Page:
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The Mysterious Island
Jules Verne

Early Classics of Science Fiction

2002 • 728 pp. 44 illus. 5 1/2 x 8 1/2"
Science Fiction / Fiction Classics / Literary Criticism - French

$27.95 Paperback, 978-0-8195-6559-4
$21.99 Ebook, 978-0-8195-7456-5

Check your ebook retailer or local library for ebook availability.

Trans. from the 1874 French ed.

“The many good things contained in this book begin and rely on translator Sydney Kravitz's wonderful rendering of Verne's original words. There is nothing fusty or dull about this tale... [continued in Reviews below]”—

First new unabridged translation since 1876 of one of Verne's best-known novels.

At a time when Verne is making a comeback in the US as a mainstream literary figure, Wesleyan is pleased to publish a new translation of one of his best-known novels, The Mysterious Island. Although several editions under the same title are in print, most reproduce a bowdlerized nineteenth-century translation which changes the names of the characters, omits several important scenes, and ideologically censors Verne's original text.

The Mysterious Island was published in 1874, and it is one of Verne's longest novels. The plot depicts a group of men who have become castaways stranded on an island in the Pacific during the American Civil War. The novel describes their attempts not only to survive but also, with the aid of the scientific and technological know-how, to rebuild their world from the meager resources of the island. At the end, however, it is realized that Captain Nemo, from Twenty Thousand Leagues Under the Sea, has secretly been helping the settlers. A marvelous adventure story, The Mysterious Island is also notable for its modern retelling of the utopian deserted-island myth, with repeated echoes of Robinson Crusoe and the Swiss Family Robinson. This Wesleyan edition features notes, appendices and an introduction by Verne scholar William Butcher, as well as reproductions of the illustrations from the original French edition.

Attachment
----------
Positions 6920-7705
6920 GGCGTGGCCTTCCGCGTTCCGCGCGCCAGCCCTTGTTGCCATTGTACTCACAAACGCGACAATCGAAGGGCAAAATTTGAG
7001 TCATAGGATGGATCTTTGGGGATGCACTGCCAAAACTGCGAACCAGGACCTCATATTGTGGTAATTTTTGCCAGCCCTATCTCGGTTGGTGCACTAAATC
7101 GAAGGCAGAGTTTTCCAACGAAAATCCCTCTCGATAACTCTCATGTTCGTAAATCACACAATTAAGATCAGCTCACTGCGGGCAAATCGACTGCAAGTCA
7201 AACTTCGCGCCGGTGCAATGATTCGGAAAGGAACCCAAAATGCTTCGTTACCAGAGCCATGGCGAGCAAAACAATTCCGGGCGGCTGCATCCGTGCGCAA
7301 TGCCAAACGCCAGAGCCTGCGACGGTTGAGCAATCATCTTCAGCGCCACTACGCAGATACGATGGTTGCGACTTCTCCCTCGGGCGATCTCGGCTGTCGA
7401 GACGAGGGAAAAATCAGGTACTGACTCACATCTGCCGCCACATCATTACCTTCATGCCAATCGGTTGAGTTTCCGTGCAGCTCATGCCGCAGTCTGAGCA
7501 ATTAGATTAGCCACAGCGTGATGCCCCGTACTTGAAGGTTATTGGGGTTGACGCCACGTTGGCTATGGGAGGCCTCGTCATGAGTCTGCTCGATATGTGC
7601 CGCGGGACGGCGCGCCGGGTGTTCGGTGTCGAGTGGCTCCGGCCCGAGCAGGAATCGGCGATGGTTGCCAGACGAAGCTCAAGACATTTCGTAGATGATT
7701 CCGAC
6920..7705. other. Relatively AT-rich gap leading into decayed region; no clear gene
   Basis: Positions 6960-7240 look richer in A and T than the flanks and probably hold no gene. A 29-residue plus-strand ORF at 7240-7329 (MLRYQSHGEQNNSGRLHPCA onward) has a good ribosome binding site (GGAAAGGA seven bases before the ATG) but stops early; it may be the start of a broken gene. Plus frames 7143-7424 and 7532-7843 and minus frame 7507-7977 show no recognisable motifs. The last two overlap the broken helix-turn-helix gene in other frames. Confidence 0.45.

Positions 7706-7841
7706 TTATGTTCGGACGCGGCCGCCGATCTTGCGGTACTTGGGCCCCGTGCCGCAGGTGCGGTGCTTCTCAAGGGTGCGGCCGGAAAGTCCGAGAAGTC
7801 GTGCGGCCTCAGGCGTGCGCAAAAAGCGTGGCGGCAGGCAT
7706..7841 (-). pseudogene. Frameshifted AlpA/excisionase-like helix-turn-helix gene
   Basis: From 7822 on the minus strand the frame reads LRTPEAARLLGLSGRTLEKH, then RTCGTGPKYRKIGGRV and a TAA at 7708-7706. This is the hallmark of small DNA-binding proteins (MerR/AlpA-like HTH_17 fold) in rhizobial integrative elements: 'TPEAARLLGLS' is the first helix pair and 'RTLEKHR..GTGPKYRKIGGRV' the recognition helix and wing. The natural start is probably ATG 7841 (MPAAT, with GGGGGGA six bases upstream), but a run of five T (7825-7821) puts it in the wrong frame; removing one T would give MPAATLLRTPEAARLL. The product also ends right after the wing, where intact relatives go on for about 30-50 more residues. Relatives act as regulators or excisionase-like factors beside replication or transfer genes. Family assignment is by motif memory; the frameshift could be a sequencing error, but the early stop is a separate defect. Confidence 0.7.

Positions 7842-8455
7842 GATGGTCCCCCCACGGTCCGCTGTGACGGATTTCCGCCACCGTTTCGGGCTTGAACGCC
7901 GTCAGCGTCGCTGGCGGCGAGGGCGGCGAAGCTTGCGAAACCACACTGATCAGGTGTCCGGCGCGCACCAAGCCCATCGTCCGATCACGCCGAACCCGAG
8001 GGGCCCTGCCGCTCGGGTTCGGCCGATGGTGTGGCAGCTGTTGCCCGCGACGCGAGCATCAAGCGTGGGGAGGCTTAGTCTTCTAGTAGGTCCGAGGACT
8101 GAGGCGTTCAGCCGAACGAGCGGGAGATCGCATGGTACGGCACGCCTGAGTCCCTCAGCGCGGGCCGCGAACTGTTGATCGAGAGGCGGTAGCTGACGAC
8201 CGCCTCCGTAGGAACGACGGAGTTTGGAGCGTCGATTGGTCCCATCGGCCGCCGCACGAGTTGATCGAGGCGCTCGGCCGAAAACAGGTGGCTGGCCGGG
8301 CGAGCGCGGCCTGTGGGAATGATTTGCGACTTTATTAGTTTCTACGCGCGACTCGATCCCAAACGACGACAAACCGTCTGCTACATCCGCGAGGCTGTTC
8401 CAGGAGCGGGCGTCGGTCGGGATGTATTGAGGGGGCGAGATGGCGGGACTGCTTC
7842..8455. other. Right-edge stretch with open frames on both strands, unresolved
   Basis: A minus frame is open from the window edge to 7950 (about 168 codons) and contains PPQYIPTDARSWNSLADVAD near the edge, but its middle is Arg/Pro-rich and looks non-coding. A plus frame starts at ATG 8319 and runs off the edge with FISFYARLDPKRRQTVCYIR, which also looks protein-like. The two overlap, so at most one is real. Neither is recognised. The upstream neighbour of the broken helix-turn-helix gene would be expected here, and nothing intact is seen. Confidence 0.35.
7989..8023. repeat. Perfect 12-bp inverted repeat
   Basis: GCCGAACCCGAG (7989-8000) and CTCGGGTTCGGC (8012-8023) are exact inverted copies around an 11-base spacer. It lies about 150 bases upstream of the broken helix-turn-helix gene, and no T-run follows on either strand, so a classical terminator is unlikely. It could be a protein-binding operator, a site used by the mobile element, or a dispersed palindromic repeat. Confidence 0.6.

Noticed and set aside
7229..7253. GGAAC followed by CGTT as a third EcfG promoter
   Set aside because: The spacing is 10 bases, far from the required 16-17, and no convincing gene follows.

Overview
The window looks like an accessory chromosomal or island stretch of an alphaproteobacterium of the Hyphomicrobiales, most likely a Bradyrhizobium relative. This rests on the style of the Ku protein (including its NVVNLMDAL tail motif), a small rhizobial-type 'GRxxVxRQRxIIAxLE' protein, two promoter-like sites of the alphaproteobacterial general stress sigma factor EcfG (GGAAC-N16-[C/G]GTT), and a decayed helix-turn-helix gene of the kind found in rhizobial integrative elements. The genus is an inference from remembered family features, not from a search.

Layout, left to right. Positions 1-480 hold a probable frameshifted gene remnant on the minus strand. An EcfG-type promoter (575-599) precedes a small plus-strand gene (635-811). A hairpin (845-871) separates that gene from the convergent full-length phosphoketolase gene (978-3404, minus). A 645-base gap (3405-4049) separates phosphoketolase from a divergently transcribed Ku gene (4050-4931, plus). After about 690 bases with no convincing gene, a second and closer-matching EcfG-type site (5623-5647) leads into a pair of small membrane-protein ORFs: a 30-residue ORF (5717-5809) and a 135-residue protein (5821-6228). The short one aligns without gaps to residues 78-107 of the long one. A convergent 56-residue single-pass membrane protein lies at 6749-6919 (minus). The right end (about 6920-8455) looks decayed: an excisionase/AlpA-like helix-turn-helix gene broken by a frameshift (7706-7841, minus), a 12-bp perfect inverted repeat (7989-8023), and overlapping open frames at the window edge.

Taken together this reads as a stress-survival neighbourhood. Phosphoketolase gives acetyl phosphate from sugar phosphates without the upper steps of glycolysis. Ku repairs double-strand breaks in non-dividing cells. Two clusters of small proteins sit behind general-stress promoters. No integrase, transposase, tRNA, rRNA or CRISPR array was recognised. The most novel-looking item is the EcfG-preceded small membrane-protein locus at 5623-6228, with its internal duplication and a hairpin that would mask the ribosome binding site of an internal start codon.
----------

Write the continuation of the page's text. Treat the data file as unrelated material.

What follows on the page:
Reviews / Endorsements

“. . .The many good things contained in this book begin and rely on translator Sydney Kravitz's wonderful rendering of Verne's original words. There is nothing fusty or dull about this tale, as filtered through Kravitz's talents. The dialogue sounds like actual people might speak it, and hardly any archaic constructions obtrude. Reading this prose is pure pleasure; it allows the story itself to leap free.”—

“With the publication of The Kip Brothers and The Mysterious Island, it is no longer possible to dismiss Verne as a ‘children’s author’…. Revealing the sociological, scientific, historical, and geographic breadth of his vision, these titles provide room for critical speculation for years to come.”—Janice M. Bogstad, Journal of the Fantastic in the Arts

Jules Verne (1828 - 1905) was the first author to popularize the literary genre of science fiction. Laying a careful scientific foundation for his fantastic adventure stories, he forecast with remarkable accuracy many scientific achievements of the 20th century. He anticipated flights into outer space, submarines, helicopters, air conditioning, guided missiles, and motion pictures long before they were developed.

Sidney Kravitz is a retired scientist and engineer who has published many articles in mathematics and engineering magazines throughout the world. He spent fourteen years translating The Mysterious Island. William Butcher is Senior Lecturer in English at the Hong Kong Institute of Education, author of Verne's Journey to the Center of the Self: Space and Time in the "Voyages Extraordinaires" (1990), and translator of Journey to the Centre of the Earth by Jules Verne (translation, introduction and critical edition, 1992), Around the World in Eighty Days by Jules Verne (1995), and Twenty Thousand Leagues Under the Sea by Jules Verne (1998).

Tue, 15 May 2018 12:58:22 -0500